How many duplex receptacles are allowed downstream from a feed-through GFCI receptacle?
No Limit. There’s no limit on the number of receptacles (on one strap) fed from a feed-through
GFCI receptacle, but the NEC limits the number of receptacles on a circuit in occupancies other than
dwelling units. The maximum number of receptacles (on one strap) permitted on a commercial or industrial
circuit is based on the 180 VA per outlet and the VA rating of the circuit [220-3(b)(9)].
Example. What is the maximum number of duplex receptacles permitted on a 20 ampere, 120 volt
circuit, Figure 1?
Note: Figure are not posted on the Internet.
Answer. 13 duplex receptacles,
Step 1. Determine the circuit VA rating, 120 volt x 20 ampere = 2,400 VA
Step 2. Number of duplex receptacles permitted 2,400 VA/180 VA* = 13
*Receptacles are not considered a continuous load.
Author’s Comment: The NEC is not specific on the requirements for determining the number of
receptacle outlets permitted on general lighting circuits in dwelling units [220-3(c)(10). However,
the NEC Handbook (published by the NFPA) clarifies that there is no limit as to the number of receptacle
outlets on a dwelling unit circuit, because residential receptacles are lightly used, Figure 2.
CAUTION: Check with your local building/electrical code. Some local areas have a maximum number of
receptacles permitted on a circuit for dwelling units.
Question No. 2
Can No. 14 wire be used for receptacle taps from a 20 ampere circuit?
No. Section 240-3(e) identifies that the rules for branch circuit tap conductors
are contained in Section 210-19(d). Exception No. 1(c) to Section 210-19(d) permits No. 14 wire taps
for other than receptacle outlets, Figure 3.
Question No. 3
When sizing conductors and short circuit protection for motors, do we use the
motor nameplate current or the Table FLC as listed in the Codebook?
Table FLC. According to Section 430-6(a), the FLC values given in Table 430-147,
430-148, or 150 are to be used to determine the ampacity of conductors or ampere ratings of switches,
branch circuit short circuit and ground-fault protection instead of the actual current rating marked
on the motor nameplate, see Sections 430-22(a) and 430-24, Figure 4.
Note: The motor nameplate current rating shall be used where separate motor
overload protection is provided to comply with Section 430-32,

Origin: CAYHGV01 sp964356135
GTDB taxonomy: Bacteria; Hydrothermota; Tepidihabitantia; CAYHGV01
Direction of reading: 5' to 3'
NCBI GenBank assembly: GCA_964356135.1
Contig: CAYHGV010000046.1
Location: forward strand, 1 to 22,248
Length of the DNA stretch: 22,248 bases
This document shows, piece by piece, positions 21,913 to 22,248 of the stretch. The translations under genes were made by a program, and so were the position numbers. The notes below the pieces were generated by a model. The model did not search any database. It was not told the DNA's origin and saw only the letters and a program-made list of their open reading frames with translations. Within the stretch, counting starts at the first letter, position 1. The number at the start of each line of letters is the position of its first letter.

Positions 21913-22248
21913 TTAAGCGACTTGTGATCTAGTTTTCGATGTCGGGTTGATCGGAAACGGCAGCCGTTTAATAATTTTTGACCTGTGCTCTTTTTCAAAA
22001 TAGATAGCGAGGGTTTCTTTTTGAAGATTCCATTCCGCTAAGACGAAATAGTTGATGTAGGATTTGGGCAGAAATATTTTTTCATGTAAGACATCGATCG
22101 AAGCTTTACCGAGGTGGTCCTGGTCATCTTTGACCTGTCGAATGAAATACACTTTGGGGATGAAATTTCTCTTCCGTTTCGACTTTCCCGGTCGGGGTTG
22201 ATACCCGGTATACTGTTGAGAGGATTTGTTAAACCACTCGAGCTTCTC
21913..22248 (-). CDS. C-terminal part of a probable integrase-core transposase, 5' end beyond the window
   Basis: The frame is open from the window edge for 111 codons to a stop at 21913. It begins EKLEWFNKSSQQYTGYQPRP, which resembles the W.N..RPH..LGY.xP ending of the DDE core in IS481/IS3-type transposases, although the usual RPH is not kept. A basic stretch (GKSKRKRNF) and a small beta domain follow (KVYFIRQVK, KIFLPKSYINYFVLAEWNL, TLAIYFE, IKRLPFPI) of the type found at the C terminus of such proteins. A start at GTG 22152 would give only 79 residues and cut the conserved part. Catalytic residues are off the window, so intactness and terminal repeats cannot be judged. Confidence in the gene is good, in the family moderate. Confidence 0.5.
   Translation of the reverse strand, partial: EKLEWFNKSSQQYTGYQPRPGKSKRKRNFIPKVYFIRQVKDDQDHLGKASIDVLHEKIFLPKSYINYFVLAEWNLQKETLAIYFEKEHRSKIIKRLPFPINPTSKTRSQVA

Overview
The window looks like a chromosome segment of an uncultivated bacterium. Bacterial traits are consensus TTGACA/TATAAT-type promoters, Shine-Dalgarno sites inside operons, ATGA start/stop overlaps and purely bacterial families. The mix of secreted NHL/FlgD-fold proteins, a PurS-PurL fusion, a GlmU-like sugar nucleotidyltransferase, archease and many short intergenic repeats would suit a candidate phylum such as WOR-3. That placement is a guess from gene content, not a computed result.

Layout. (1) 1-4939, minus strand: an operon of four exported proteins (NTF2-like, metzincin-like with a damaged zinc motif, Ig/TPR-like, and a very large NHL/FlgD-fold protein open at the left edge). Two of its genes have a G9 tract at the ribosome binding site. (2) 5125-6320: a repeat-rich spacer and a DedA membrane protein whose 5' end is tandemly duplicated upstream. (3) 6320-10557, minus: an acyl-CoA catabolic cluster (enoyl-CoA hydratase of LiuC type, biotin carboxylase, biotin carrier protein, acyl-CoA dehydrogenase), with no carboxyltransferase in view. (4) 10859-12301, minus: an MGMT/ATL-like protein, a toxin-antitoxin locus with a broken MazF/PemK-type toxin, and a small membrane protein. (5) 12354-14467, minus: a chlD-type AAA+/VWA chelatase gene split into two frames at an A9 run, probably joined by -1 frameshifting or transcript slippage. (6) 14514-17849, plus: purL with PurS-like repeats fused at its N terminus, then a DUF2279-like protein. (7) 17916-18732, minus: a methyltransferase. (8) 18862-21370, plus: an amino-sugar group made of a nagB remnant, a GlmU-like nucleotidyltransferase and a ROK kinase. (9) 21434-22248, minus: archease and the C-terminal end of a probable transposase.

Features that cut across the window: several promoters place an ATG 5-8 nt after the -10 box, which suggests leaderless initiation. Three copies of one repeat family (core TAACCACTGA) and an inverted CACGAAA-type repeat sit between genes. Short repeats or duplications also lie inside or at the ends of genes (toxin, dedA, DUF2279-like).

Question No. 4
Can buried conductors for 12 volt landscaping lighting be spliced without using
a junction box?
Yes. Section 300-5(e) specifies that direct-buried conductors or cables can
be spliced or tapped without the use of splice boxes, but the splices or taps must be made with wire
connectors or splicing means listed for direct burial [110-14(b)].
Question No. 5
How many consecutive feet of rigid nonmetallic conduit can be run before a junction
box is needed?
No limit. The only limitations would be the length of the conductors and there
shall not be more than the equivalent of four quarter bends (360 degrees total) between pull points
Question No. 6
When using nonmetallic sheath cable for temporary wiring at carnivals, does Article
305 or 525 apply? Are splices and joints required in junction boxes?
Article 525. Section 525-1 states that Article 525 covers the installation
of portable wiring and equipment for carnivals, circuses, exhibitions, fairs, traveling attractions
and similar functions.
Junction boxes required. Section 525-13(d) specifies, “Flexible cords or cables
shall be continuous without splice or tap between boxes or fittings,” Figure 5.
Question No. 7
Is it a Code violation for armored or metal clad cable to be in contact with copper
No. The Code does not prevent the contact of armored or metal clad cables
with copper water piping, but Sections 345-3 (Rigid), 346-3 (IMC) and 348-5 (EMT) states that where
practicable, contact between dissimilar metals shall be avoided to eliminate the possibility of galvanic
action. Naturally, we would like to keep the metal armor of electrical wiring from making contact
from copper water piping, but this is not a Code requirement.
Question No. 8
Does the NEC require coaxial cable used for security cameras to be installed
within a raceway?
No. Chapter 8 is independent of the other chapters in the NEC [90-3] and there is no requirement
in Article 820 requiring coaxial cable to be installed within a raceway, Figure 6.
The above questions and answers (including graphics) by Mike
Holt are in EC&M magazine. Click
here for more magazine articles.